The Columbian County Republican

 

January 10, 1878

 

            On Tuesday afternoon the Mollie prisoners confined in the jail, were informed of the decision of the Supreme Court, in their cases.  A letter containing the information was handed to them, which was eagerly read by Hester.  His countenance dropped and without uttering a word, the other prisoners were able to read the solemn news from the expression of his face.  They undoubtedly place some hope in the Board of Pardons, but in this we think they err; for it is unlikely that they would disturb the opinion of the supreme court.  The three prisoners alike exhibit an amount of stoicism that is truly wonderful under the circumstances.

 

 

January 24, 1878

            ATTEMPTED ESCAPE. - On Tuesday night McHugh attempted to make his escape from jail.  The facts seem to be as follows: last week the "mollie" prisoners were put in separate cells.  McHugh was left in the old cell which they had occupied from the first, on the first floor to the right as you enter.  This was always thought to be the most secure as it is lined with sheet iron.  A few nights ago from a remark dropped by McHugh the police began to suspect that something was up.  McHugh had hung up a blanket against his window on the north side of the cell and gave as his reason when it was observed, that the moon shone in so brightly that he could not sleep.  From this time forth close watch was maintained.  On Tuesday night a little after twelve as officers Rowbottom and Titus went on their round of observation they found McHugh's cell empty.  Rowbottom pulled out the bed when his revolver which he held in his hand was accidentally discharged and the prisoner called out, "Don't shoot, I'll come out." On examination it was found that McHugh had cut a hole about twenty inches square out of the floor with a gimlet or bit that some one had undoubtedly taken to him, and had then by using a case knife begun to dig down with the intention of going under the wall to the rear of the kitchen of the dwelling part.  The prisoner was down under the floor, had a lighted candle and had covered the hole in the floor by a blanket and newspaper so that no sound could be heard from above.  He had taken his hopples off and thrown them upon his bed.  How he succeeded in unlocking these is a mystery.  They are one of three pair that were brought up from below to use on the Mollies, as they were thought to be safer.  McHugh is now not only hoppled but chained, too.  It was only account of the vigilance of the Coal and Iron police in charge that this attempt was frustrated.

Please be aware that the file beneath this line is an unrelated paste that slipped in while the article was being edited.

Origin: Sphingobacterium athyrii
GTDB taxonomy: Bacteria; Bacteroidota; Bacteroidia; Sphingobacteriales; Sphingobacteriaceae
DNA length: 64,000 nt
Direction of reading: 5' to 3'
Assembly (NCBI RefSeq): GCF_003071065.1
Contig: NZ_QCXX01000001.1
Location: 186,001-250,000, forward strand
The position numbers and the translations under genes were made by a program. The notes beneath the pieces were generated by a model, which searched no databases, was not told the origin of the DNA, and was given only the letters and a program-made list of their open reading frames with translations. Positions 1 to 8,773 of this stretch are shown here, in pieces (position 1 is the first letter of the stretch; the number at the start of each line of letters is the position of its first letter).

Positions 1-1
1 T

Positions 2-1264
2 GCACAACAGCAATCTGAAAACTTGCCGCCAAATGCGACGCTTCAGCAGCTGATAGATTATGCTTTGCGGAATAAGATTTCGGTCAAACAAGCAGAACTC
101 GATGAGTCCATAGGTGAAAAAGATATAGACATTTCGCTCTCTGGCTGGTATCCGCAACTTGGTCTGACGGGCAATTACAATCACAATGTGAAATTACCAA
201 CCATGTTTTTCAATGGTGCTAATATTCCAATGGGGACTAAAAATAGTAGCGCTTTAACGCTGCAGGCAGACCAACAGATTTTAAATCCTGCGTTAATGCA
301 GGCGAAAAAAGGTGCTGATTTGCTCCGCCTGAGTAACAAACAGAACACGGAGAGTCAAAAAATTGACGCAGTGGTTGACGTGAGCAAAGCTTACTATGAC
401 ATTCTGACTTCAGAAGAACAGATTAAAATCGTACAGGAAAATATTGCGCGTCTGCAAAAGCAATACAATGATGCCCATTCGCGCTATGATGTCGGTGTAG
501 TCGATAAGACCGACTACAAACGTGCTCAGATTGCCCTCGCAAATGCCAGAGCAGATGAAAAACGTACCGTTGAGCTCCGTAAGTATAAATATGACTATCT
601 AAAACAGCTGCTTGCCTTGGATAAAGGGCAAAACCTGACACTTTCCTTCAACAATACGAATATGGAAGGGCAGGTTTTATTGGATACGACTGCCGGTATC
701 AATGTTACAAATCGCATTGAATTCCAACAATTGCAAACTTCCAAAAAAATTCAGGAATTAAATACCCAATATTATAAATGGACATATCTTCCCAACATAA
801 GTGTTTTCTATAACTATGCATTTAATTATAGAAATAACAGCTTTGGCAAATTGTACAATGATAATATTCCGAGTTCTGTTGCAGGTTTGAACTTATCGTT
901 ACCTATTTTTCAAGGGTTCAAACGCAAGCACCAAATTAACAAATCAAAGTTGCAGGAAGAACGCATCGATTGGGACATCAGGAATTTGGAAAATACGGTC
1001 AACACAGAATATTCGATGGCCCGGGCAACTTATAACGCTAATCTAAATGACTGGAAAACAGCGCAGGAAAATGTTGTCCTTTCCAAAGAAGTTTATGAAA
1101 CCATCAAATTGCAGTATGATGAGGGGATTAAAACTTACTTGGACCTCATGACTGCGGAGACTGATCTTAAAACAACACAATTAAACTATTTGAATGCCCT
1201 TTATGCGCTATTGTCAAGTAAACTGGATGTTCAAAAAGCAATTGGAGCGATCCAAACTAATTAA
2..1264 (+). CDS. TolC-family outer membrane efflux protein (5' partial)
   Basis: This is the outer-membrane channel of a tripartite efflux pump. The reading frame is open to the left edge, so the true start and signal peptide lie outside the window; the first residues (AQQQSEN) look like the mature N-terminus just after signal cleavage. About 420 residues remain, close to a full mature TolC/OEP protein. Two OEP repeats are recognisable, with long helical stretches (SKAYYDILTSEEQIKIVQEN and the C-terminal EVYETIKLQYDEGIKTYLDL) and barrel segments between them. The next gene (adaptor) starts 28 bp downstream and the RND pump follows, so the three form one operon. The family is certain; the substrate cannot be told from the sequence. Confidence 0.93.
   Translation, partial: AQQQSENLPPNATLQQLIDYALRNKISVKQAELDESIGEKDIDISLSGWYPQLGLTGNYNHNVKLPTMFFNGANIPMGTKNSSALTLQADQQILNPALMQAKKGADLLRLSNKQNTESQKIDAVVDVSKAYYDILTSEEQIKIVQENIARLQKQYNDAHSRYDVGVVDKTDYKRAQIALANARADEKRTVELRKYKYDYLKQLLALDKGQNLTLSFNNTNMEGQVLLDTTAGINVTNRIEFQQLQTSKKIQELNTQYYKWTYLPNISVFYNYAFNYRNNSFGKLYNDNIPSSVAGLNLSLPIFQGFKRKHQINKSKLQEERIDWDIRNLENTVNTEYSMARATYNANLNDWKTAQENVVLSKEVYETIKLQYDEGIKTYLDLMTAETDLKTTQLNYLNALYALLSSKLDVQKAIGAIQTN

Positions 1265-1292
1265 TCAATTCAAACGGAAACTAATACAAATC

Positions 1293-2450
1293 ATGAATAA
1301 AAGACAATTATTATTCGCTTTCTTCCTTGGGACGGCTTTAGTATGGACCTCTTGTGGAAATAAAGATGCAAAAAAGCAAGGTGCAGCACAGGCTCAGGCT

March 28, 1878

 

THE REA MURDER.

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 The Majesty of the Law Vindicated at last.

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Hester, Tully and McHugh Atone for their Crime upon the Gallows.

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            It might not be out of place to give our readers a short history of this case so that they may the better connect the punishment with the perpetration of this foul deed which has for nearly ten years continued to awaken the liveliest interest in our usually quiet county.

            Alexander W. Rea, a prominent citizen and Superintendent of the Coal Ridge Improvement Company near Centralia, was murdered October 17, 1868, upon the public road between Centralia and Mt. Carmel.  About a month after the murder: Thomas Donohue, John Duffy and Michael Pryor were arrested for the offense.  They were brought here and confined in jail, and Hester about the same time took quick leave for the west.  Near the close of January, 1869 he was arrested and was indicted jointly with the others for the murder of Rea.  Their cases were brought up at the February term and acquitted.  This consumed nearly the whole term.  At the next term, in May, John Duffy, and Michael Pryor were tried and acquitted, but as these cases consumed the whole of May term by leave of the Court the District Attorney was allowed to enter a nolle prosequi as to Hester and he was discharged.  This course proved to have been exceedingly wise as subsequent events have proven.  About the first of January, 1877 upon information lodged by Manu Cull (Kelley the Bum) warrants were issued and Patrick Hester, Patrick Tully and Peter McHugh  were arrested, the former as being an accessory before the fact and the others as principals in the murder of Rea.  They were indicted and brought to trial at February term, 1877.  They were jointly tried and on the 24th of February, after a trial of 17 days, were found guilty.  The Commonwealth prosecuted the case upon the theory that the murder of Mr. Rea had been planned a long time before as was sworn to on the Donohue trial but for some unaccountable reason the plan was not carried out.  That this time Hester having been frustrated in his attempt to rob Claude White by having missed the train returned to Ashland and then and there the arrangements were renewed to kill and rob Rea, as they did not wish to be wholly frustrated in their intention to commit robbery.  Immediately upon conviction the counsel for prisoners made a motion for a new trial assigning ten reasons.  These were argued and May 10, 1877 Judge Elwell read an opinion overruling the motion for a new trial.  The case was then carried to the Supreme Court upon nine assignments of error at their next sitting in which Judge Woodward delivered the opinion affirming the (illegible) of the jury and denying the prisoners' application for a new trial.  The case was carried before the Board of Pardons upon an application of sentence.  This application after a continuance from the February meeting and finally decided on Tuesday the 19th inst. against the prisoners.  This removed the last hope left and all three of the doomed men began to make preparation for death.